The State of Skilled Trades Jobs in Arizona

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“The skilled trades are in particular, I’m told, are increasingly hard to come by. Electricians, welders, machinists are in high demand. And too few Americans pursue these valuable paths.” -Vice President Mike Pence at a board of directors meeting for a manufacturers group in Arizona, March 2019 [1]

The Vice President isn’t the only one to acknowledge the skilled trades shortage in Arizona. Nationwide, 80 percent of contractors report struggling to find qualified workers to fill skilled trades positions, found a 2018 survey by Autodesk and the Associated General Contractors of America (AGC). In Arizona, the problem is even worse, with 82 percent of contractors indicating difficulty in hiring craft workers with the right skills.

If you’re currently in vocational training or considering enrolling, the Grand Canyon State could be a promising place to find a job after graduation.

Get more details on how workers in three trades—welding, HVAC and electrical—are faring in the state.

Arizona’s Skilled Trades Shortage

Which skilled tradespeople are hardest to find?

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How are contractors incentivizing hiring for them?

What is the impact of labor shortages on projects in the state? Find answers to these important questions below.

Toughest Trades Jobs to Fill

Compared to the year prior, contractors found it more difficult to fill the following hourly craft positions.

Skilled Trades Positions Percentage of Contractors Struggling to Fill Them
Millwrights 100 percent
Ironworkers 100 percent
Mechanics 85 percent
Pipelayers 73 percent
Welders and pipefitters 63 percent
Installers 60 percent
Plumbers 50 percent
Electricians 25 percent


Contractor Hiring Incentives

Difficulty finding qualified craft workers prompted many contractors to improve hiring incentives.

Hiring Incentive Percentage of Contractors Offering It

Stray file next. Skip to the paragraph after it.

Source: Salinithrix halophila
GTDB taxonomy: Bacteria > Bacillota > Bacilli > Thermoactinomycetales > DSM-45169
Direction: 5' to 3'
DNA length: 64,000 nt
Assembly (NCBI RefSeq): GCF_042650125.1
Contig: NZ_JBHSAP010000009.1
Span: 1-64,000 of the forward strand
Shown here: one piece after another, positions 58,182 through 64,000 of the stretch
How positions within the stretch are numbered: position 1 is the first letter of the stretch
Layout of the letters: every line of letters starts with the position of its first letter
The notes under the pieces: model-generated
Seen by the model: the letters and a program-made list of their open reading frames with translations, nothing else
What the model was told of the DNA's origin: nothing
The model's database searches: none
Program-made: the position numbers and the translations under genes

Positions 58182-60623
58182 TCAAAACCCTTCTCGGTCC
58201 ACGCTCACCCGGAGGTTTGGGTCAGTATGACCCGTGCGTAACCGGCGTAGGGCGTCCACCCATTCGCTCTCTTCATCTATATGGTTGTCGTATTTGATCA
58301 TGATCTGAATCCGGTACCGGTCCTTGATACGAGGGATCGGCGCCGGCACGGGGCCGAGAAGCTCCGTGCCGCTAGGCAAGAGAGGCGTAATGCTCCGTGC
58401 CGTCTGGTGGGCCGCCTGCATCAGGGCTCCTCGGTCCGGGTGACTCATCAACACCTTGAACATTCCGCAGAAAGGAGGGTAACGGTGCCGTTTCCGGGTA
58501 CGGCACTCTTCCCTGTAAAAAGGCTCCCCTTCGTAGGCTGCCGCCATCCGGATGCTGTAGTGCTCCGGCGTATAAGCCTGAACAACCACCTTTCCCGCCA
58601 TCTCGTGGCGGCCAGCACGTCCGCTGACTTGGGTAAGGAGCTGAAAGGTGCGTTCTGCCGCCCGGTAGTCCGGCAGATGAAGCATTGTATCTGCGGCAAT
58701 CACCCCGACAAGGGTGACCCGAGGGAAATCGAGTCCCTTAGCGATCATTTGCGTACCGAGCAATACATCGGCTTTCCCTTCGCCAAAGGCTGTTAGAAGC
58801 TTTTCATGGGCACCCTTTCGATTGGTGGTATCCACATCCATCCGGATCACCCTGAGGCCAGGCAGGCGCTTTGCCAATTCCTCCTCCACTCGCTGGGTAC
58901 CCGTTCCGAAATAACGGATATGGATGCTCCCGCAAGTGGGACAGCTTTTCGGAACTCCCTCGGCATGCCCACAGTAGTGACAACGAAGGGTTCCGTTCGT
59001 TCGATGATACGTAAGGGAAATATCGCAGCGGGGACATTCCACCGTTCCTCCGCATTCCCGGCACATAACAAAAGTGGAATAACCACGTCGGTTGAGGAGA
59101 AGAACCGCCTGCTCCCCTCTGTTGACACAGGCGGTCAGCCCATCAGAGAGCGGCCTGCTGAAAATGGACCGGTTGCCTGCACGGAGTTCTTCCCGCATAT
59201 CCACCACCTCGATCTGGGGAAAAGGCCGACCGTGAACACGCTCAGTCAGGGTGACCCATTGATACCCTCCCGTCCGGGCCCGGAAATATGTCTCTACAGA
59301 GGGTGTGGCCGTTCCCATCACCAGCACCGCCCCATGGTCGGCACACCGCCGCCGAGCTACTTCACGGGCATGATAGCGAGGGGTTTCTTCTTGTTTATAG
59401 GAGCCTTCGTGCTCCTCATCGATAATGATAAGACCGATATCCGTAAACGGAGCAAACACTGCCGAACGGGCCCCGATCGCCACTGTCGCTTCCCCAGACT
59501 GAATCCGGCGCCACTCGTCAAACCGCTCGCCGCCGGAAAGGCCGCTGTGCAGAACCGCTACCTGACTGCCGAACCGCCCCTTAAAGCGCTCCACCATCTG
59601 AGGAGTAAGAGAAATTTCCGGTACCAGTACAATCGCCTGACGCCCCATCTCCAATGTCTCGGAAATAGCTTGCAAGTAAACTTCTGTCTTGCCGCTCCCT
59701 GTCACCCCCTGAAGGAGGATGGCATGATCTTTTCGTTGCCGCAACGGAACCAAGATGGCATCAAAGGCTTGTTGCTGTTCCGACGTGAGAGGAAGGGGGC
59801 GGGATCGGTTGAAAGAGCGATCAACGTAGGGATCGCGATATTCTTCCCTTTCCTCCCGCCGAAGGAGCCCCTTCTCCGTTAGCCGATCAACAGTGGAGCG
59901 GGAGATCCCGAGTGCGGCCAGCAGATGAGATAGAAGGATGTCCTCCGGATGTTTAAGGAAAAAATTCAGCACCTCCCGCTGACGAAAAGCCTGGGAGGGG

Increased base pay rate Hourly Workers Salaried Workers
59 percent 56 percent
Bonuses 19 percent 37 percent
Improved benefits 19 percent 19 percent


Impact on Construction Projects

When contractors don’t have enough workers, issues can arise with their projects.


Skilled Trades Shortage Consequence Percentage of Contractors Affected
Higher project costs than anticipated 41 percent
Raising prices on bids or contracts 41 percent
Projects delayed 41 percent
Longer completion times on contracts and bids 21 percent


Labor shortages, along with unpredictability in the steel market, even caused a major project in Oro Valley to be cancelled. The expansive, planned senior living community was already 95 percent preleased when the company abruptly pulled the plug.

Why? Its subcontractors couldn’t guarantee completion schedules or top prices, due to staffing uncertainties.[3]

Career Facts for Arizona Skilled Trades Workers

career data computer

“Arizona has seen remarkable population growth over the past three years, which helps drive demand for new residential and commercial construction alike. Opportunities within the construction industry for all skill levels are projected in nearly every local area around the state.’ – Doug Walls, research administrator at the Office of Economic Opportunity (OEO).

Construction and extraction occupations were ranked the number 2 hottest job sector in 2019 by Arizona@Work and the Office of Economic Opportunity (OEO). As is the case with the rest of the country, population and economic growth should drive demand for sheet metal workers, solar photovoltaic installers, electricians and other tradespeople in the coming years.[4]

What can you expect if you choose to pursue a career in the skilled trades in Arizona? Reviewing this data from the Bureau of Labor Statistics can help inform your decision.

How to Become a Welder

The BLS reports that a high school diploma or GED, formal welding training at a trade school and on-the-job training is generally necessary to become a welder. The agency notes that technical training can give applicants a competitive advantage in the job market.[5]

How to Become an HVAC Technician

HVAC training at a technical school is a common path to this career due to the increasing complexity of the equipment. The state requires HVAC contractors to be licensed with the Arizona Registrar of Contractors. Background checks may also be necessary.[6]

How to Become an Electrician

Attending electrician training at a vocational school and then apprenticing for 4 or 5 years is one way to become an electrician, notes the BLS. In most states, an electrician must be licensed.[7] In Arizona, electrical contractors must be licensed with the State Registrar of Contractors.[8]

Technical Training for Skilled Trades Careers

The consensus among politicians, contractors and economic agencies is there is a strong need for qualified skilled trades workers in Arizona—and the rest of the country.

The key to this outlook, however, is the word “qualified.” Contractors aren’t looking for just any construction workers; they need people with technical skills to get the job done.

Where can you learn those skills? At trade schools that offer programs like: HVAC training, welding programs, electrician training and technical courses.

Equipping yourself with the right skills for trades jobs can be your first step to seizing career opportunities in Arizona’s construction industry.

Additional Sources

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